A lawyer for Galveston County Republican Party Chairman Carl Gustafson on Monday asked a local district judge to issue a restraining order against members of the county party and to declare the actions of a dissident group within the party “null and void.”
Friendswood attorney Alton Todd filed a third-party petition in Galveston’s 56th District Court, asking the court to clear the air about who’s in charge of the party.
The filing was in response to a lawsuit filed in February by Moody Bank, which asked the court to decide who from the party was allowed access to bank accounts.
It’s the latest development in a monthslong internal party fight between Gustafson and a group of party precinct chairs who claim to have taken control of some party functions because they are dissatisfied with Gustafson’s leadership.
Todd’s filing asks the court to impose a restraining order against the group, which calls itself the “steering committee,” and to prevent its members from calling meetings, organizing party conventions, sending a list of delegates to the Republican Party of Texas or conducting any other business.
The petition specifically names eight people as third-party defendants: Scott Apley, David Buckner, Janis Lowe, Alison Putnam, Kathy Rogers, Paula Smith, Deborah Winters-Chaney and Alicia Youngblood. All eight are part of group of precinct chairs that formed the steering committee.
The filing was meant to preserve the integrity of the party, Todd said.
“This needs to get resolved,” he said.
Todd and Gustafson’s argument is that the state election code outlines the powers of the party chairman and a bylaw change written by the steering committee was not legal.
The filing goes on to accuse members of the steering committee of harming the party by sowing confusion with the bank, by claiming to have removed duly appointed party officers, by attempting to schedule party conventions in different places than ones approved by Gustafson and by posting signs advertising unapproved convention locations at polling places on Election Day last week.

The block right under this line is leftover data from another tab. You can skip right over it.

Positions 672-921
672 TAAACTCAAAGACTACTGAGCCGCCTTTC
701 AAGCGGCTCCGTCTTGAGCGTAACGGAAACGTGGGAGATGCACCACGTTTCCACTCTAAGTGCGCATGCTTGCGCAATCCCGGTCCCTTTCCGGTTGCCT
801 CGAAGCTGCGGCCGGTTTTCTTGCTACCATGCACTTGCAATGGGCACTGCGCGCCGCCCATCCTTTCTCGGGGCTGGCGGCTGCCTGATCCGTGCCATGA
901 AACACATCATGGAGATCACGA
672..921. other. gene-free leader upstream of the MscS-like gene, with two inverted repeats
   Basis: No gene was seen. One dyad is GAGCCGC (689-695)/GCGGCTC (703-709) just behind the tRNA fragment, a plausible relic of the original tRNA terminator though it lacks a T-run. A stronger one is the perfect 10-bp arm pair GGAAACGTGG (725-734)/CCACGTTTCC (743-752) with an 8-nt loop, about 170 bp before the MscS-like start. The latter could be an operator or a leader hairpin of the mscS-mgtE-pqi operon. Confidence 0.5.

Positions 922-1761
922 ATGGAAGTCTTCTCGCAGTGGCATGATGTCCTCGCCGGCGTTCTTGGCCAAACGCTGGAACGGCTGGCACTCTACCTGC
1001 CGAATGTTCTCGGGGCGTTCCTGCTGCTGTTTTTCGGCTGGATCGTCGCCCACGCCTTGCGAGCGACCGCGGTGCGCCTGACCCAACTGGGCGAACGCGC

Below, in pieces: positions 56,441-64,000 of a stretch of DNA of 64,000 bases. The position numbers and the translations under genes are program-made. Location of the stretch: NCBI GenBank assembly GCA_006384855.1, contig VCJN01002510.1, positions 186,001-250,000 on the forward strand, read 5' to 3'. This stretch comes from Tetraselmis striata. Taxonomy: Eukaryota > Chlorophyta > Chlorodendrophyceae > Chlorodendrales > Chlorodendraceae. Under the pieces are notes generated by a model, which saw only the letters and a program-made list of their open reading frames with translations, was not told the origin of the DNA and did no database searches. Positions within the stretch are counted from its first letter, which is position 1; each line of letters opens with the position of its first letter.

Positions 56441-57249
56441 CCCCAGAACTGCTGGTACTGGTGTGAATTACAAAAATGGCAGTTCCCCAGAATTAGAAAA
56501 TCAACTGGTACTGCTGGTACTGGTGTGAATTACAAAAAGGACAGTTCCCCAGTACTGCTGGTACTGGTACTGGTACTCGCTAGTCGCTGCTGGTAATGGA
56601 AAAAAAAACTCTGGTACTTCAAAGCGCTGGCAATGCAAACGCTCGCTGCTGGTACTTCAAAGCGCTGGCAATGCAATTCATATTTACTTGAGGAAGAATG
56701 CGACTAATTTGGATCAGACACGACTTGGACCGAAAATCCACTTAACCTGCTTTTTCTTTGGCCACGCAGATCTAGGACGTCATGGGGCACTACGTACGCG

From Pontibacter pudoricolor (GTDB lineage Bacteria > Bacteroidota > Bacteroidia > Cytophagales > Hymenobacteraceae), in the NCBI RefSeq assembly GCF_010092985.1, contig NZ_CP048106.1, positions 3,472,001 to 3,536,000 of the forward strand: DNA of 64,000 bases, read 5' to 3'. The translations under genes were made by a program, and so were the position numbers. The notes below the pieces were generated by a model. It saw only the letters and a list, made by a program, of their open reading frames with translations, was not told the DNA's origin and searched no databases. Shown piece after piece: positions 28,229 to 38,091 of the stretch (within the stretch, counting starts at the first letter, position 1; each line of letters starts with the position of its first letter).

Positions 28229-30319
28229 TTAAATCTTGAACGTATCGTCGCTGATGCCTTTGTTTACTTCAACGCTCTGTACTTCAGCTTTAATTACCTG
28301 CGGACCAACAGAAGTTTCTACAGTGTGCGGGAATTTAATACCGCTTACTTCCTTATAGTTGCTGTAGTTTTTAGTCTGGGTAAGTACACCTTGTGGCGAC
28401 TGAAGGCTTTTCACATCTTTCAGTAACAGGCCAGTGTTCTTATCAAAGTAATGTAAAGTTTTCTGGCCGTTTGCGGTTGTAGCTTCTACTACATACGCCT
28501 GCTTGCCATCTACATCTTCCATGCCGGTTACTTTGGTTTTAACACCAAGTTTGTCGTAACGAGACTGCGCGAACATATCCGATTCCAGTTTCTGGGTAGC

The restraining order is needed because state party officials have warned Gustafson that Galveston County delegates may not be recognized at the Republican Party of Texas convention in June if the county party cannot resolve its issues, Todd said.
“The harm is irreparable not only to the members of the County Executive Committee, but also to those delegates elected from the voting public, who will not be allowed to participate in their political party’s conventions and electoral process,” Todd wrote.
The petition also asked that the court award damages and attorneys fees to Gustafson.
Members of the steering committee named in the petition will be served and have 20 days to respond to the lawsuit, Todd said.
The filing came less than a week after Gustafson handily won re-election as party chairman. He defeated former party vice-chairwoman Yolanda Waters, 12,588 votes to 8,235, a 20-point margin, according to complete but unofficial voting results.
Lowe, one of the precinct chairs who has been featured prominently in both the Moody Bank lawsuit and Todd’s petition, lost her bid for re-election to a precinct chair position to Dave Smith by 54 votes.
Buckner, Putnam and Youngblood all won re-election to their precinct chairs. Rogers and Winters Chaney will be in a runoff elections in May as they each try to retain their seats. The other precinct chairs that appear in the lawsuit were not on the ballot this year.